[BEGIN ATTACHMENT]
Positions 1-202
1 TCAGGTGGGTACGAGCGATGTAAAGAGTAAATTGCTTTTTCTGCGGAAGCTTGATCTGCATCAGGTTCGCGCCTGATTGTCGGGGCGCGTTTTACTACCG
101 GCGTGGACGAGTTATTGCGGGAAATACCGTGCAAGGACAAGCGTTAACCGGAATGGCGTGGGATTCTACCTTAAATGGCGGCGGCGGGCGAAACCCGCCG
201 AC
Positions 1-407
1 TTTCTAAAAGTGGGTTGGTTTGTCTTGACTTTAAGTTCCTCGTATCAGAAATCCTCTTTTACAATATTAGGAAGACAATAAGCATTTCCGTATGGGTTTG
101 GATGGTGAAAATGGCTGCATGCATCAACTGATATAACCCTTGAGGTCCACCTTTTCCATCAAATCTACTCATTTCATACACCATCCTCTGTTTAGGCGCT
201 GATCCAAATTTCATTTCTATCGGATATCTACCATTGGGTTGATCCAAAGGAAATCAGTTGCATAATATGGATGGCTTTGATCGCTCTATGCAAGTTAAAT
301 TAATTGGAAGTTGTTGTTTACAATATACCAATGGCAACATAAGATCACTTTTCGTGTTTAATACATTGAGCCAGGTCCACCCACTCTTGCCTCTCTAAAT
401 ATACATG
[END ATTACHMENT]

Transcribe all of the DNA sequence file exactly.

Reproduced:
Positions 1-202
1 TCAGGTGGGTACGAGCGATGTAAAGAGTAAATTGCTTTTTCTGCGGAAGCTTGATCTGCATCAGGTTCGCGCCTGATTGTCGGGGCGCGTTTTACTACCG
101 GCGTGGACGAGTTATTGCGGGAAATACCGTGCAAGGACAAGCGTTAACCGGAATGGCGTGGGATTCTACCTTAAATGGCGGCGGCGGGCGAAACCCGCCG
201 AC
Positions 1-407
1 TTTCTAAAAGTGGGTTGGTTTGTCTTGACTTTAAGTTCCTCGTATCAGAAATCCTCTTTTACAATATTAGGAAGACAATAAGCATTTCCGTATGGGTTTG
101 GATGGTGAAAATGGCTGCATGCATCAACTGATATAACCCTTGAGGTCCACCTTTTCCATCAAATCTACTCATTTCATACACCATCCTCTGTTTAGGCGCT
201 GATCCAAATTTCATTTCTATCGGATATCTACCATTGGGTTGATCCAAAGGAAATCAGTTGCATAATATGGATGGCTTTGATCGCTCTATGCAAGTTAAAT
301 TAATTGGAAGTTGTTGTTTACAATATACCAATGGCAACATAAGATCACTTTTCGTGTTTAATACATTGAGCCAGGTCCACCCACTCTTGCCTCTCTAAAT
401 ATACATG